I don't recall. Their post was in keeping with the title of this thread. I have had posts disappear from this site in the past. I don't think it's intentional, I think it's just some type of glitch in the software.
This is an old thread but may I resurrect it:
I just inherited my mother's house in No. MN. For many reasons I will keep the house. The original Andersen casement windows (exactly 60 years old) are difficult to close and I was expecting to have to buy either new Andersen 400's or Marvin Integrity with wood interior. Then, my brother said, "I can have someone just repair them--lots of extra paint, gunk, to be stripped off, some wood may have to be repaired." And I would save major money--my mom had a lot of windows in that house. Secondly, the hardware is so much nicer than the new windows. Any opinions on this? I could afford a lot of maintenance with the money I will save.
It depends on how bad they are. Restoring your original windows is certainly a valid option, but there is a threshold of what is and is not worth restoring. If you are filling rot holes with putty and stuff like that, you are wasting money and you'll spend more in the long run when you have to replace it.
Post up some pictures and take an accurate stock of what sort of shape they are in and where the demising line between being penny wise and penny foolish is.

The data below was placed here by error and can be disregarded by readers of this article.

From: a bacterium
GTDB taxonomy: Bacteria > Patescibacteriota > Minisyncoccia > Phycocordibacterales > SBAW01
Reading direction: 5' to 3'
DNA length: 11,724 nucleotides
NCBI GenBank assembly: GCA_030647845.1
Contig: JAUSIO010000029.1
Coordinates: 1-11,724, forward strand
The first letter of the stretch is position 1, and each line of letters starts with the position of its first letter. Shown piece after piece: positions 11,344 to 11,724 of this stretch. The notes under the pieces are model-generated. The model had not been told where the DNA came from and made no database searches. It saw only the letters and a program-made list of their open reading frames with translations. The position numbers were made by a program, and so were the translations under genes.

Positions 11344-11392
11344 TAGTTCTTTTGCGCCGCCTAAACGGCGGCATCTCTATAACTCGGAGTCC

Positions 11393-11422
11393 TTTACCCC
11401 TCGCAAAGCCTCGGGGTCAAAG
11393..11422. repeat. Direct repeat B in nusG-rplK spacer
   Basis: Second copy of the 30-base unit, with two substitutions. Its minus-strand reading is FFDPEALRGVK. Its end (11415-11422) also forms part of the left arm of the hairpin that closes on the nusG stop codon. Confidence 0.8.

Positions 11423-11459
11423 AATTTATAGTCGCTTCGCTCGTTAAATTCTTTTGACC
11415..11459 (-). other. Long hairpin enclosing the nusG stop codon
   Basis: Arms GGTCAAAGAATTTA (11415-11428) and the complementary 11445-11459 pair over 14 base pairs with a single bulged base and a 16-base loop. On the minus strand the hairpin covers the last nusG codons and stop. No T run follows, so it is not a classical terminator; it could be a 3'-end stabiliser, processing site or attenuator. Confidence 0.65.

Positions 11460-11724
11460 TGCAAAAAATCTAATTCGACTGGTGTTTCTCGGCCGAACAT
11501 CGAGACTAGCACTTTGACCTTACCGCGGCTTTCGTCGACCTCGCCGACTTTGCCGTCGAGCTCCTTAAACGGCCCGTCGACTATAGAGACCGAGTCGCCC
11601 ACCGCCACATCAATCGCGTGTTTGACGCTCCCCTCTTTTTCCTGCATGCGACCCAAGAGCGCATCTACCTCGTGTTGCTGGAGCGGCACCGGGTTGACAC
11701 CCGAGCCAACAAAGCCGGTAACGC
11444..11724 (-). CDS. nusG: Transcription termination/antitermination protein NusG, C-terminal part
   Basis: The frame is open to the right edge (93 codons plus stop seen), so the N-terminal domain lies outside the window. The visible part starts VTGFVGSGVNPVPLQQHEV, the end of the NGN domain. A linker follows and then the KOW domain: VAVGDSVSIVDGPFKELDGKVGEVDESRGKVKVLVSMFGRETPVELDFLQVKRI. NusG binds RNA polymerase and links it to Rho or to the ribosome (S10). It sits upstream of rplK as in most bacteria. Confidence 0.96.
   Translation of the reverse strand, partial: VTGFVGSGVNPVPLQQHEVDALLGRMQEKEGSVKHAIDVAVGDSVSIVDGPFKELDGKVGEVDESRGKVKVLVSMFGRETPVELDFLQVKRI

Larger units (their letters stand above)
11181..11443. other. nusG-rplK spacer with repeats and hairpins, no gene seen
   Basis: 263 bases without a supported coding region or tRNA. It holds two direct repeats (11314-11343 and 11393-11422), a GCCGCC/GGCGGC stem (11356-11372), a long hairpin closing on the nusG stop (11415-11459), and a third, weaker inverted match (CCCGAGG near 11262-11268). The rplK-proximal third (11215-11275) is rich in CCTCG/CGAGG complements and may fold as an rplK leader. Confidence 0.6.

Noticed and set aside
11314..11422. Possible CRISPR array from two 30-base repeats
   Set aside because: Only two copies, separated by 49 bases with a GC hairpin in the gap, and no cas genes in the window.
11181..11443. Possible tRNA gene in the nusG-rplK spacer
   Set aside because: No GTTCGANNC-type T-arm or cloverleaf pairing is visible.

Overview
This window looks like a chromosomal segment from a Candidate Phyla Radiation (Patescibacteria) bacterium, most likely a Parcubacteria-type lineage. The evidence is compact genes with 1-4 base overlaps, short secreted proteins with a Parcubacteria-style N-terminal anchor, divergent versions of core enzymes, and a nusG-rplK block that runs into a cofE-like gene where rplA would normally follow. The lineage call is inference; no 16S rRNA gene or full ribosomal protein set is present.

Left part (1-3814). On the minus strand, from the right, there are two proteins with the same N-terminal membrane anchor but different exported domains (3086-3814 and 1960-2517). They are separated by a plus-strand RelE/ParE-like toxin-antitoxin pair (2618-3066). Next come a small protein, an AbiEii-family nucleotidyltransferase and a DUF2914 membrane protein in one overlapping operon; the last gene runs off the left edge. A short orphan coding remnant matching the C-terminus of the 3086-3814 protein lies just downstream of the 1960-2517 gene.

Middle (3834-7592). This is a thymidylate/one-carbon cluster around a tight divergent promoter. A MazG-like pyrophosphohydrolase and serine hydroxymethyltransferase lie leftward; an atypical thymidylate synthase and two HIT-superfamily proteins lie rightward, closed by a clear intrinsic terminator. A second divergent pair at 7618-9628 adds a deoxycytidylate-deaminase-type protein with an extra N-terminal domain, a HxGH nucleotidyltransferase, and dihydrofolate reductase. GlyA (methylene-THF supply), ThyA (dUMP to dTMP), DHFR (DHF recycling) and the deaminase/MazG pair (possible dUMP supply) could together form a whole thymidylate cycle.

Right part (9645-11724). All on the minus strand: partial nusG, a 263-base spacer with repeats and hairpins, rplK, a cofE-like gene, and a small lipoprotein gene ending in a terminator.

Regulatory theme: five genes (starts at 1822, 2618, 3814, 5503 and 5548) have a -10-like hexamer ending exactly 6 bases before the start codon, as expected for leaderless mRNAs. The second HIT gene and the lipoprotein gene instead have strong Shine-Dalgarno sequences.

If they just need some tweaking and some painting, you can't beat good and old wood windows.
Plan on getting some sort of interior storm to help with the thermal issues that can't be addressed regardless of restoration.
Thank you so much for your responses--I posted earlier today, went to do some work and couldn't find the thread--and re-posted! Sorry!
I won't be back in MN for a couple of weeks. I'll take some pictures and post them for all of you experts to see. Re: thermal issues--the house is entirely too tight. A little fresh air is probably valuable. No vents in bathrooms, no kitchen vent. I'll re-do the kitchen and install an extractor then.
No such thing as a house that is too tight in terms of unregulated air leakage. You want to be able to control the air exchange in your home, so if it is legitimately tight where you worry about moisture issues, back drafting appliances, etc, there are ways to control that other than having leaky windows.
Give the age of the home, the house is largely done off-gassing at this point.
You need to vent bathrooms and above cook ranges.
You may also need some mechanical ventilation via HRV.
Sorry--what is HRV?
It is a means of mechanical ventilation for a tight space that recovers the energy from the air being exhausted so that we don't waste the energy by blowing the air out of the home.